Replicated Computational Results – Verifying Data Through Replication
ACM TOMS, ACM TOMACS and JEA have adopted the Replicated Computational Results (RCR) Initiative, which allows authors to have the journal's referees attempt to scientifically reproduce the computational data in their manuscripts. Manuscripts whose results are successfully replicated receive a special RCR designation upon their publication.
ACM has transitioned to new authoring templates. The new template consolidates all eight individual ACM journal and proceedings templates. The templates are updated to the latest software versions, have been developed to enable accessibility features, and use a new font set.
ACM Journal Calls-for-Papers
ACM Transactions on Human-Robot Interaction (THRI): Submit papers here.
Special issue deadline:
Artificial Intelligence for Human-Robot Interaction: April 16, 2018
Representation Learning for Human and Robot Cognition: May 15, 2018
ACM Transactions on Intelligent Systems and Technology (TIST): Submit papers here.
Special issue deadline:
Advances in Causal Discovery and Inference: August 15, 2018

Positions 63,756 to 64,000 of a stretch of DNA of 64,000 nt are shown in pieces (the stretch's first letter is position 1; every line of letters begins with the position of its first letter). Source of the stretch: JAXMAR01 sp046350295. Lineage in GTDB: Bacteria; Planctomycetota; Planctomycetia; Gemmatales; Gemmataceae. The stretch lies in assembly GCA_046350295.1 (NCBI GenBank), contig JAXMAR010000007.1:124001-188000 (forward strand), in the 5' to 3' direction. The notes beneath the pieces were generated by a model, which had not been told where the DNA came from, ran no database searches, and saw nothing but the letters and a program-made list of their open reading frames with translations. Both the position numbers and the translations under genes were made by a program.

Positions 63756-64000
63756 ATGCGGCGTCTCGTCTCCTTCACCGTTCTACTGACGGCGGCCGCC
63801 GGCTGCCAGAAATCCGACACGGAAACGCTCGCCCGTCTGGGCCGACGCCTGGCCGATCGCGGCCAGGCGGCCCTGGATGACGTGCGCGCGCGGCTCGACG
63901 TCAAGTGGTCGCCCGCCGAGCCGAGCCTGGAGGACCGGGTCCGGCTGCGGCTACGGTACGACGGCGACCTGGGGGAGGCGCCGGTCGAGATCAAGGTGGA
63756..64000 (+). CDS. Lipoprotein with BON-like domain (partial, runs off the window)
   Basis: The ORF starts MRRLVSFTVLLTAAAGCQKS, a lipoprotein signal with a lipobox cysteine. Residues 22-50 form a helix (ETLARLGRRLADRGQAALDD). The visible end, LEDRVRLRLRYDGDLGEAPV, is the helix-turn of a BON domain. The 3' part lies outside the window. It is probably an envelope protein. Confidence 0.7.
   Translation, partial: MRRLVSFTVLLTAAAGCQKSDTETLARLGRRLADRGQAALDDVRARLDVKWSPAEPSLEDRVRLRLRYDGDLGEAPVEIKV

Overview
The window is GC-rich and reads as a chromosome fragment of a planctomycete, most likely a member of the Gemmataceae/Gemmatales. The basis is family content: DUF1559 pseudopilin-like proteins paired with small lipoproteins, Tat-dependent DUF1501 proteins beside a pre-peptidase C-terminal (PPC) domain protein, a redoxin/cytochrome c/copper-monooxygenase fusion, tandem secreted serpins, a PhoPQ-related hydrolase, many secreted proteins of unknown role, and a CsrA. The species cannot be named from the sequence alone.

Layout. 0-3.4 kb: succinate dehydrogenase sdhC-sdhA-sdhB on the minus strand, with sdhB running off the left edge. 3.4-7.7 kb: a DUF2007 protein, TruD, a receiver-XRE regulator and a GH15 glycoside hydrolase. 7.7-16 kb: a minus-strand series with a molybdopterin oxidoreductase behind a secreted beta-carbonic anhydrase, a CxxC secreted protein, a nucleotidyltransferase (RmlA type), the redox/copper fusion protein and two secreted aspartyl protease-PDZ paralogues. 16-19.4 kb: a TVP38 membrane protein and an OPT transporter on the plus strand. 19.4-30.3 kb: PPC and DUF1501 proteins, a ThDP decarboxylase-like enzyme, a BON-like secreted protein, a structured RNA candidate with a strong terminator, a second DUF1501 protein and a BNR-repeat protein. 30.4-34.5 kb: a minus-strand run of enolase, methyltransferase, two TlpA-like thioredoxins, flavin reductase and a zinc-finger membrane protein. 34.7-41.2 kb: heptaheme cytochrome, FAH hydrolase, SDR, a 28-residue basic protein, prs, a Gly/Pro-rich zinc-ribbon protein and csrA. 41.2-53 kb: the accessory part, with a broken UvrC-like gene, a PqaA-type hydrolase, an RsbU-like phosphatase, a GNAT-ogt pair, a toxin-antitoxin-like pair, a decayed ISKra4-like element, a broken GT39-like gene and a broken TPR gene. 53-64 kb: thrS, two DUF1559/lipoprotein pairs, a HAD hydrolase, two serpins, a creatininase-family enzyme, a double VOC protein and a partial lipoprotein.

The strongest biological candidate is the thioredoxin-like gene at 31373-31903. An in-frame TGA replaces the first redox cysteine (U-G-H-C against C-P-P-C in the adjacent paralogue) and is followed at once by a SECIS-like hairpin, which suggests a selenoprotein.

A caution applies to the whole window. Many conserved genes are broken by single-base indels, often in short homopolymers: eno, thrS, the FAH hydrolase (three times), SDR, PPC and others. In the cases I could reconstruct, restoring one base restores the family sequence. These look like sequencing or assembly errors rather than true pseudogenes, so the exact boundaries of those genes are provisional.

New journals accepting submissions:
Proceedings of the ACM (PACM) is a journal series that launched in 2017. The series was created in recognition of the fact that conference-centric publishing disadvantages the CS community with respect to other scientific disciplines when competing with researchers from other disciplines for top science awards and career progression, and the fact that top ACM conferences have demonstrated high quality and high impact on the field. See PACMs on Programming Languages, Interactive, Mobile, Wearable and Ubiquitous Technologies, Measurement and Analysis of Computing Systems, and HCI.
Proceedings of the ACM on Interactive, Mobile, Wearable and Ubiquitous Technologies (IMWUT) is a premier journal for research relevant to the post-PC era. IMWUT covers a broad range of topics and includes research contributions in systems and infrastructures, new hardware and sensing techniques, and studies of user experiences and societal impact.
Proceedings of the ACM on Programming Languages (PACMPL) is a Gold Open Access journal publishing research on all aspects of programming languages, from design to implementation and from mathematical formalisms to empirical studies. Each issue of the journal is devoted to a particular subject area within programming languages and will be announced through Calls for Papers.